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The state of New Jersey has been suffering from debt problems, now owing $4.5 billion. To combat this, Governor Jon Corzine has recently begun taxing individual services such as health club memberships and storage facilities. Controversially, iTunes Store purchases will also fall under new tax laws, reports Macenstein. Direct music and video download sales have generally remained tax-free since their inception, in part due to laws prohibiting taxes on out-of-state sales; however, the new law would require that each album, song, or video bought by a New Jersey resident be subject to a 7% tax. No challenges to the new law have yet to be filed.
Verizon trumpeted its exclusive KRZR launch just last week, but today the company can no longer claim sole rights to the hotly-anticipated RAZR sequel. Fellow US carrier Alltel has begun pre-orders for the K1m, giving cellphone users beyond Verizon's coverage area a chance to try the new music phone for themselves. No Alltel equivalent to Verizon's VCast download service exists, but subscribers can use the new phone with Alltel's EVDO service and reach 700Kbps download rates. Pricing is virtually even with Verizon as well: the phone will sell for $250 when it ships on October 5th. Rebates can bring the price down to as low as $150.
External hard drives with more than one terabyte of storage have existed for some time; obtaining that storage with fewer than four drives has been difficult. Buffalo Technology could thus be one of the first to release a portable drive with that capacity: its newly released DriveStation Duo uses two 750GB Seagate hard drives to offer a total 1.5TB of storage through either FireWire or USB 2 connections. It can also be setup to use either RAID striping, for maximum storage, or mirroring for backup purposes. Buffalo ships the Duo with security and backup software for Windows PCs, though the drive itself should be compatible with MacOS X as well. The new DriveStation ships later in October at $1000 for a 1.5TB model; smaller capacities are available starting at $250 for 500GB.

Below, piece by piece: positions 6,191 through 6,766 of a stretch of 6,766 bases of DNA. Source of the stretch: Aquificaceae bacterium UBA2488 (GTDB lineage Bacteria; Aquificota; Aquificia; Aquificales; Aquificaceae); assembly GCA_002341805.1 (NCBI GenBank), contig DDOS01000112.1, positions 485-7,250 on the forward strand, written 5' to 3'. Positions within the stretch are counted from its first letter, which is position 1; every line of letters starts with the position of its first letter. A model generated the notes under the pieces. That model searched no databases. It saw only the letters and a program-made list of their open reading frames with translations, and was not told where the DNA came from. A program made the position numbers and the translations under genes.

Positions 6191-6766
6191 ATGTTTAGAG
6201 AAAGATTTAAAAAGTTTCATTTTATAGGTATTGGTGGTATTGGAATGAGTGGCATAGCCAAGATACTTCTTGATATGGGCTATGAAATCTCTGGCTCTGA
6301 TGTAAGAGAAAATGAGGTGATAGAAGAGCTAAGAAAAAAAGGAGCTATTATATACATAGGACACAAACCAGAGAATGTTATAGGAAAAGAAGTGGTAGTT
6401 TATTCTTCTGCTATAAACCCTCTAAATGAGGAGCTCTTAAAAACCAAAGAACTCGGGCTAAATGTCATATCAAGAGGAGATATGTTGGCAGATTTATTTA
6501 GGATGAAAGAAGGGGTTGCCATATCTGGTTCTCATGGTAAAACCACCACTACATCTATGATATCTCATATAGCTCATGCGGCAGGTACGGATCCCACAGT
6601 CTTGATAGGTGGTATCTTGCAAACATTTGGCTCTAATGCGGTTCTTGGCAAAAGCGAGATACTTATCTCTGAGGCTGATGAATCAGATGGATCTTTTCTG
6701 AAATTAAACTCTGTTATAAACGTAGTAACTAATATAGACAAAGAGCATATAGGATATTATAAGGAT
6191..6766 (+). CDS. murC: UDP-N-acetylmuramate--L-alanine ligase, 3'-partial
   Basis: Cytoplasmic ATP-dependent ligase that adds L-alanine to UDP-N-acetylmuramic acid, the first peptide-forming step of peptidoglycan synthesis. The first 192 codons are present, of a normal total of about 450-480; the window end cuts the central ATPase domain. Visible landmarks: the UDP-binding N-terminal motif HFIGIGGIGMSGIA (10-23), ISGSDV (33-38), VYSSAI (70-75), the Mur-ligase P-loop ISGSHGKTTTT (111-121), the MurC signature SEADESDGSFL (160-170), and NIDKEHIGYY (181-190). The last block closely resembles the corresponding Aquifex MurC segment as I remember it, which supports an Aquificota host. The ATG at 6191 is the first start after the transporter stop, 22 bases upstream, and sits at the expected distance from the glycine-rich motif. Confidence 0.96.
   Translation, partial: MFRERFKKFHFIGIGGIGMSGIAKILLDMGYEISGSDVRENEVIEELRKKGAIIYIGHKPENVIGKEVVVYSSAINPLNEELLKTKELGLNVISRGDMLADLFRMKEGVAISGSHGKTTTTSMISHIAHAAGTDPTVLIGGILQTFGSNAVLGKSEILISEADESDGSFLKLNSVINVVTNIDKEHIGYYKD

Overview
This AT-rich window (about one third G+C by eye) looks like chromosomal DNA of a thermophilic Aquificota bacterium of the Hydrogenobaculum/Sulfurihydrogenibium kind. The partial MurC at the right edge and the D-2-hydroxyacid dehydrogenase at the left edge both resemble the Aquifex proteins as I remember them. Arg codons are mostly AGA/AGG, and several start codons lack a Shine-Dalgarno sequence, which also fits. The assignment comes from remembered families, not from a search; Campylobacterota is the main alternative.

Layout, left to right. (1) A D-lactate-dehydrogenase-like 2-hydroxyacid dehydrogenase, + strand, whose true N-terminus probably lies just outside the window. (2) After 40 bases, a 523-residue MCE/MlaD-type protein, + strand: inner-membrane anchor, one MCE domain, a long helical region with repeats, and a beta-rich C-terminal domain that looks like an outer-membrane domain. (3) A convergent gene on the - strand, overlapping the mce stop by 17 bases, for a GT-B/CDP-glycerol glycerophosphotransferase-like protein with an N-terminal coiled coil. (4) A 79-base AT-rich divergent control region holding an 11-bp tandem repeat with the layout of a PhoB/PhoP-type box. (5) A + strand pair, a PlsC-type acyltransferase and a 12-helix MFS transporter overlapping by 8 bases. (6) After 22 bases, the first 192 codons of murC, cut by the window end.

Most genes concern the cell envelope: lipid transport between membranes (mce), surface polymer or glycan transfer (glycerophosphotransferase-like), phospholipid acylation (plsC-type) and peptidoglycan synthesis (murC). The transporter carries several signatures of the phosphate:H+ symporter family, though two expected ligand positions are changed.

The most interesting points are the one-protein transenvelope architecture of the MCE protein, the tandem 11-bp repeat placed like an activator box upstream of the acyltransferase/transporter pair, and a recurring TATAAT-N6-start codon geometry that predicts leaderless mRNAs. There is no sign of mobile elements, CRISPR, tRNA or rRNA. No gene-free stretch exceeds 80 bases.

Samsung is fond of designer phones and updates its line on a near-weekly basis; nevertheless, the company has an aptitude for producing interesting designs that merit attention. The latest of these are two new slider models that reflect the company's recent obsession with slider designs. The X530 (pictured) is a champagne-colored model with an especially thin, 0.55-inch shape that should differentiate it from its normally bulkier competitors. Samsung is clearly targeting it at the mid-range with EDGE, a VGA camera, and Bluetooth being its main features. Also appearing today is the E250. Not much has been revealed about the phone other than its focus on playing AAC and MP3 music and the inclusion of a microSD card slot for storage. Its silver, angular design might be preferable to the rounded look of the X530. North American launches for either phone haven't been announced. Photos of both cellphone designs are available after the jump, courtesy of Slashphone.
A number of new HP laptops already ship with built-in webcams, but users of any computer looking for a straightforward means of adding video chats to their PCs can consider a new camera from the same company. The simply-titled 2 Megapixel HP Webcam (PDF) can clip to the display of a desktop or laptop computer and delivers relatively high-resolution video: a smooth 30 frames per second is possible at 800x600. Still shots are also possible at 1600x1200, and hardware face tracking ensures that the right subject is always properly exposed in the shot. Expectedly, HP's entry into advanced webcams connects through USB and requires Windows XP. Pricing and availability isn't yet available.